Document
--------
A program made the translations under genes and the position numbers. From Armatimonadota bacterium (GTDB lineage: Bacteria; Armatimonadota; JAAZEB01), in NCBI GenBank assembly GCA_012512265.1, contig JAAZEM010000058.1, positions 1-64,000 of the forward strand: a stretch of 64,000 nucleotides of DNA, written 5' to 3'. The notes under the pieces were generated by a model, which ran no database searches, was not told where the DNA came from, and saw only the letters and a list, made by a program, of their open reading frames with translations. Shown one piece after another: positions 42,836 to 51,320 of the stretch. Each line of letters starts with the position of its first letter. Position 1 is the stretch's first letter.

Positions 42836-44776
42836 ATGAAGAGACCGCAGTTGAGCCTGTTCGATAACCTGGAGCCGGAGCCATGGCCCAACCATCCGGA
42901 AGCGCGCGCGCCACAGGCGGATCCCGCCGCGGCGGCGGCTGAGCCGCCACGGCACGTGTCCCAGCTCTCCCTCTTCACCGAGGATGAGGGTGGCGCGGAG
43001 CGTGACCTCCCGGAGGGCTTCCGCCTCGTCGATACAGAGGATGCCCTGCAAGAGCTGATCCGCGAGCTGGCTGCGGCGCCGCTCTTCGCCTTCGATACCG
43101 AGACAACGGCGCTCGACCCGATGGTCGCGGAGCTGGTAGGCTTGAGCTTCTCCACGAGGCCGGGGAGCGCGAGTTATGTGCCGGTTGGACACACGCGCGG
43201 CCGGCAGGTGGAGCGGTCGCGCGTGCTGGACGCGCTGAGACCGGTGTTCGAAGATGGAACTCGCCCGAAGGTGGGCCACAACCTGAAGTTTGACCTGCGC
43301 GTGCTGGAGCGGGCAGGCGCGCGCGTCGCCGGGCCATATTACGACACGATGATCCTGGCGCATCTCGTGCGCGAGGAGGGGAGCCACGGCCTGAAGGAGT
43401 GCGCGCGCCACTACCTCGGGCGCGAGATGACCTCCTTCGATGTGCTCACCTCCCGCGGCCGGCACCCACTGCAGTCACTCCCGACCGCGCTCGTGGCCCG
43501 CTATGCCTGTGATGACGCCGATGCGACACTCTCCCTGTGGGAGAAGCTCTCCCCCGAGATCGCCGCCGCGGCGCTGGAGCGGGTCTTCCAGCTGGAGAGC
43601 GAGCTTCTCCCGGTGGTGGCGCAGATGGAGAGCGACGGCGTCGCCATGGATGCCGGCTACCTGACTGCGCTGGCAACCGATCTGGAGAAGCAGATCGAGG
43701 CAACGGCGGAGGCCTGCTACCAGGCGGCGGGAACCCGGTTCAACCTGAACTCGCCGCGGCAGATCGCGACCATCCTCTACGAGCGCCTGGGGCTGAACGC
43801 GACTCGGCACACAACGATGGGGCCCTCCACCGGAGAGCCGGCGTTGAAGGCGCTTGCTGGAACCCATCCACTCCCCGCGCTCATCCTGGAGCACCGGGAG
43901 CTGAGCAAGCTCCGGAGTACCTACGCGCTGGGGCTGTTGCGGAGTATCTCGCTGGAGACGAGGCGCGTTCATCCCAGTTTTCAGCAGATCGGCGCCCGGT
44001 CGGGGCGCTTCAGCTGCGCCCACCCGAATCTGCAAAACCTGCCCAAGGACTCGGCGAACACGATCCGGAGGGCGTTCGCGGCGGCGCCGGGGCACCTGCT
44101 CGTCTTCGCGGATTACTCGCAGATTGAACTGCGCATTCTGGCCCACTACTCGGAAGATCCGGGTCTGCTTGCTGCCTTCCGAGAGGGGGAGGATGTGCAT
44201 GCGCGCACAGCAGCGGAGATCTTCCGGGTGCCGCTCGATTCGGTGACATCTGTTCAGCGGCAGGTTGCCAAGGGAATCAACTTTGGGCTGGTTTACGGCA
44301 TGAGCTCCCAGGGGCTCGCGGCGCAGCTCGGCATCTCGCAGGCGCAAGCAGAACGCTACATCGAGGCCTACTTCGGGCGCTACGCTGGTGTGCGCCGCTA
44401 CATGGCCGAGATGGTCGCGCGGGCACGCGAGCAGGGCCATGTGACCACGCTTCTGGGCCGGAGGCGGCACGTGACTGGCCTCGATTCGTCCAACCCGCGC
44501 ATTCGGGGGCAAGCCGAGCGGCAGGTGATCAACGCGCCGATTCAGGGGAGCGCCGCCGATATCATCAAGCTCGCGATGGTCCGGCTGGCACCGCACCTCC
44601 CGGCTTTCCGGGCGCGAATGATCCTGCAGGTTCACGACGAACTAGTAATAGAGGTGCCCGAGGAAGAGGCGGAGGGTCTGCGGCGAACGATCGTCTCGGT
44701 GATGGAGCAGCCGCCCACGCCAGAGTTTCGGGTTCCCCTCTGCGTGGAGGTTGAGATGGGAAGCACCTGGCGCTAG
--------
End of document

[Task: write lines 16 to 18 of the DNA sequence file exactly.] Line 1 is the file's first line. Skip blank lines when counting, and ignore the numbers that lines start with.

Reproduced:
44101 CGTCTTCGCGGATTACTCGCAGATTGAACTGCGCATTCTGGCCCACTACTCGGAAGATCCGGGTCTGCTTGCTGCCTTCCGAGAGGGGGAGGATGTGCAT
44201 GCGCGCACAGCAGCGGAGATCTTCCGGGTGCCGCTCGATTCGGTGACATCTGTTCAGCGGCAGGTTGCCAAGGGAATCAACTTTGGGCTGGTTTACGGCA
44301 TGAGCTCCCAGGGGCTCGCGGCGCAGCTCGGCATCTCGCAGGCGCAAGCAGAACGCTACATCGAGGCCTACTTCGGGCGCTACGCTGGTGTGCGCCGCTA